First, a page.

“The fact that people really want to start and think about the roots of the story, the voices, from the beginning, people we don't often think about -- Bud Fowler, Octavius Catto, those types of players, it really excites me,” he said. “I think what's really wonderful about the exhibit is, we can rethink the story of baseball that we want to tell to ourselves and to our future selves. Instead of thinking, well, let's pick this up from 2020 or 2024 or whatever.”

Though the Doubleday Field scoreboard showed runs, hits and errors, the game wasn’t so much a competition as a celebration. The players laughed and joked with each other from the mound, the batter’s box, the basepaths and the dugouts.

was named player of the game for his go-ahead three-run homer in the fifth inning that gave the East a 5-4 victory in six innings. After he lined a pitch just over the Players Alliance banner in right field, the players streamed from the East bench to home plate like a college team to await the slugger. As Howard scored, he disappeared into a mosaic of jerseys, everyone bouncing to the beat.

“It's always been a fraternity,” Howard said after the game. “The cool part about it is you have your teammates that you play with coming up in the Minor Leagues. And a lot of the guys you play against at each level in the Minor Leagues, so in a sense you're coming up together with them, as well. … And just to have this kind of brotherhood and continue to have it is special.”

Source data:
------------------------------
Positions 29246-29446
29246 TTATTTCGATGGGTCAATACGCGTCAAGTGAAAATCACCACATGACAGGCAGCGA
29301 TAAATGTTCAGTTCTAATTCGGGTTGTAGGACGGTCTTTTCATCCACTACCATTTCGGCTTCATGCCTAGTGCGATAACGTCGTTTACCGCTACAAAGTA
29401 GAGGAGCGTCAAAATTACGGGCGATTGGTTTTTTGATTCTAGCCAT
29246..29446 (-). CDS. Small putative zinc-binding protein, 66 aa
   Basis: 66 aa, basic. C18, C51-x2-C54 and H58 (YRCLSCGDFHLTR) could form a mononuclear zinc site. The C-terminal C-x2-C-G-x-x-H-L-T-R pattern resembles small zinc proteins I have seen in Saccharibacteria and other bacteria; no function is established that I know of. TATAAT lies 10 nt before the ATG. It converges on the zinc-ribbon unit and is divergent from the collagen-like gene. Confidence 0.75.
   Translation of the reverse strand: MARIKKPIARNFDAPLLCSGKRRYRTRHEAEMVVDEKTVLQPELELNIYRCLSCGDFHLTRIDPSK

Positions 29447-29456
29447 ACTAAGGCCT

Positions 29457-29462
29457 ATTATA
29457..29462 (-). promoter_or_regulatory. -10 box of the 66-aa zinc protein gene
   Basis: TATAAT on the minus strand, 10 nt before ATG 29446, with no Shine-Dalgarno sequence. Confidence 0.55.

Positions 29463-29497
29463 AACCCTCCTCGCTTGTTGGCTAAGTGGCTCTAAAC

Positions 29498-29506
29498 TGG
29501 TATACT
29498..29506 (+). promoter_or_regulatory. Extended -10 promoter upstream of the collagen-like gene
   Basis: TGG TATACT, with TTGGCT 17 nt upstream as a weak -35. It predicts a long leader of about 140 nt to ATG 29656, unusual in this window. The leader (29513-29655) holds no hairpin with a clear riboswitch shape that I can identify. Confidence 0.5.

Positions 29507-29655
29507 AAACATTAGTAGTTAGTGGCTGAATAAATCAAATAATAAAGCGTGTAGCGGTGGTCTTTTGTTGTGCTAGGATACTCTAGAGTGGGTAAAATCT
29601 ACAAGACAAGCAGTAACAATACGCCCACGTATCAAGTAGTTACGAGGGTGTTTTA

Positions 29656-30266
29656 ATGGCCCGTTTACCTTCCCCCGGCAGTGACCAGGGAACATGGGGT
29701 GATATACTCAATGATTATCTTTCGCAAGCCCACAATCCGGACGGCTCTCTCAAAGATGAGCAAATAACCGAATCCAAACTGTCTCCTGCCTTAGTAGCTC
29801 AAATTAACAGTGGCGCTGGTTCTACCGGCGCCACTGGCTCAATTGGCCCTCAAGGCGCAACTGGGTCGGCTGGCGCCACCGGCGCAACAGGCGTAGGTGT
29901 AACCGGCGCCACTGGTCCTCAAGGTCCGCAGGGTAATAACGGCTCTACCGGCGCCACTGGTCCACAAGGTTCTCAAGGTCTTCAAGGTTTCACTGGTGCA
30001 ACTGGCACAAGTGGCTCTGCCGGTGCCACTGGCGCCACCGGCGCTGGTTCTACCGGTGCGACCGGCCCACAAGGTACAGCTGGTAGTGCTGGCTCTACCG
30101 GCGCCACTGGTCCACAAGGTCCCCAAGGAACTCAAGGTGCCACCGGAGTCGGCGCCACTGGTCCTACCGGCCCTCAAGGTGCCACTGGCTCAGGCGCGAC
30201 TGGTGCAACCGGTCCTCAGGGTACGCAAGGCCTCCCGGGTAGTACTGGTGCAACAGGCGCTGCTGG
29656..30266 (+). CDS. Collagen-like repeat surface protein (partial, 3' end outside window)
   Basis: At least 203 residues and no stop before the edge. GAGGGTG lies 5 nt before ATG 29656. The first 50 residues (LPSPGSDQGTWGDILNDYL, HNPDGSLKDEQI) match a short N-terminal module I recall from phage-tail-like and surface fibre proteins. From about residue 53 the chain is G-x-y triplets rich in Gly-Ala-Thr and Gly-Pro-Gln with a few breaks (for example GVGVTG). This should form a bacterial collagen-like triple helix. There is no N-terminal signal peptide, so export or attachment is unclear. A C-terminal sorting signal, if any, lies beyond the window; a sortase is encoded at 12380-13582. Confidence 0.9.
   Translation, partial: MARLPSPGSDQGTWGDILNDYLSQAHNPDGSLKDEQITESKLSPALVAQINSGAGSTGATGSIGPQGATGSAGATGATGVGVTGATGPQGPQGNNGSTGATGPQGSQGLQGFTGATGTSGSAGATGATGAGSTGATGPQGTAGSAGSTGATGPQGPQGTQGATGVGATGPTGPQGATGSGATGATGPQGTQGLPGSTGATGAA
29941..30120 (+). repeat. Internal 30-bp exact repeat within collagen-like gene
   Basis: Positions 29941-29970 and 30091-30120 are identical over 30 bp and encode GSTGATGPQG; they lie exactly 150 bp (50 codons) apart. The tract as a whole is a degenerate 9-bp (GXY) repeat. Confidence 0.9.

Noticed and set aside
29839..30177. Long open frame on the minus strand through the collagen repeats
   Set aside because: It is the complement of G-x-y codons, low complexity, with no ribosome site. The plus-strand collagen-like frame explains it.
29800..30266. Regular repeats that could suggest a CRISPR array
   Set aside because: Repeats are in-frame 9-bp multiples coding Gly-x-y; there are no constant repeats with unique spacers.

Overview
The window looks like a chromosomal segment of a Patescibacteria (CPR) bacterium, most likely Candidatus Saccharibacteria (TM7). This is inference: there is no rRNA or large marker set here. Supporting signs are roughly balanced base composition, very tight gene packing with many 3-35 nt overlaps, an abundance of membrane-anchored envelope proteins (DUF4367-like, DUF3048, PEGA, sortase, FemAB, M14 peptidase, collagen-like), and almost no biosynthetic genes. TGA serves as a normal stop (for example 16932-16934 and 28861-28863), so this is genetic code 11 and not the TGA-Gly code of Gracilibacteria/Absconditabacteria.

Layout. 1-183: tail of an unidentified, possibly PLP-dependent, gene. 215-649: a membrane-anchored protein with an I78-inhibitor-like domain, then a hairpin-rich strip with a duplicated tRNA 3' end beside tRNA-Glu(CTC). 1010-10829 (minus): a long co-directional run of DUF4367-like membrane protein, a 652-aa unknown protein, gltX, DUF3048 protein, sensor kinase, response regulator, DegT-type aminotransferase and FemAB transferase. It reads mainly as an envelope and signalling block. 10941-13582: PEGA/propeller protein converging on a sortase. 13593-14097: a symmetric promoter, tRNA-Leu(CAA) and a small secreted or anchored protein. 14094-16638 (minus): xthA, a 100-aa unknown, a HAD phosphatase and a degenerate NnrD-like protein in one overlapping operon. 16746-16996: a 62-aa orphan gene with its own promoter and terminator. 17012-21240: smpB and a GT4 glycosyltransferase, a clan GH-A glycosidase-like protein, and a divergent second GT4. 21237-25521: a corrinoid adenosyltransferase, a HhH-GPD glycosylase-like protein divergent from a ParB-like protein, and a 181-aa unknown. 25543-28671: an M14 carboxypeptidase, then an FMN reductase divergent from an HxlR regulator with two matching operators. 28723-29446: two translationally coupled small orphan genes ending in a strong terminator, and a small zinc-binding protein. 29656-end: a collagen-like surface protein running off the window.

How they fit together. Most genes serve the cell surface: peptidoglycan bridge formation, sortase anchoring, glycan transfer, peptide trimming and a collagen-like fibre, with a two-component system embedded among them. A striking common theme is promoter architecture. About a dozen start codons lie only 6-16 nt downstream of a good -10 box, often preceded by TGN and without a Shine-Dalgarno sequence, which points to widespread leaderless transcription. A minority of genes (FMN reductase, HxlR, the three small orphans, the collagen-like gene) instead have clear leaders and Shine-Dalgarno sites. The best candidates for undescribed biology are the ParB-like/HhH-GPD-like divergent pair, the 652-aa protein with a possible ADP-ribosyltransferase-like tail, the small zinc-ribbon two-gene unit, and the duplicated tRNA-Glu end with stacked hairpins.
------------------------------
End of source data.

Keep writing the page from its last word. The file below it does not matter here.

, both an honorary team member for the West and an on-field M.C., roamed the outfield at times during play to talk to participants. His coverage will be part of the Hall of Fame East-West Classic all-access show highlighting the weekend’s festivities and the game. It will air on MLB Network Sunday, June 2, at 1 p.m. ET and also be available on demand on MLB.com, MLB.TV, in the MLB App and on the Baseball Hall of Fame’s digital channels.

When third-base umpire Tincie Chapman couldn’t dodge a foul ball, Reynolds jogged over to get her reaction. After reliever caught a wicked comebacker from and threw to first for a double play, Reynolds went out to the mound to ask if he was OK -- and maybe give him a moment to catch his breath. “I caught it, didn’t I?” Hawkins replied, a smile apparent in his voice.

If there’s one word to describe the atmosphere across Cooperstown for the weekend, from the museum to the ballpark, Sabathia hit on it.

“I don’t know what the crowds were before,” he said before the game, looking around at the 5,740 fans filling the stands, “but this is a vibe. This is a vibe.”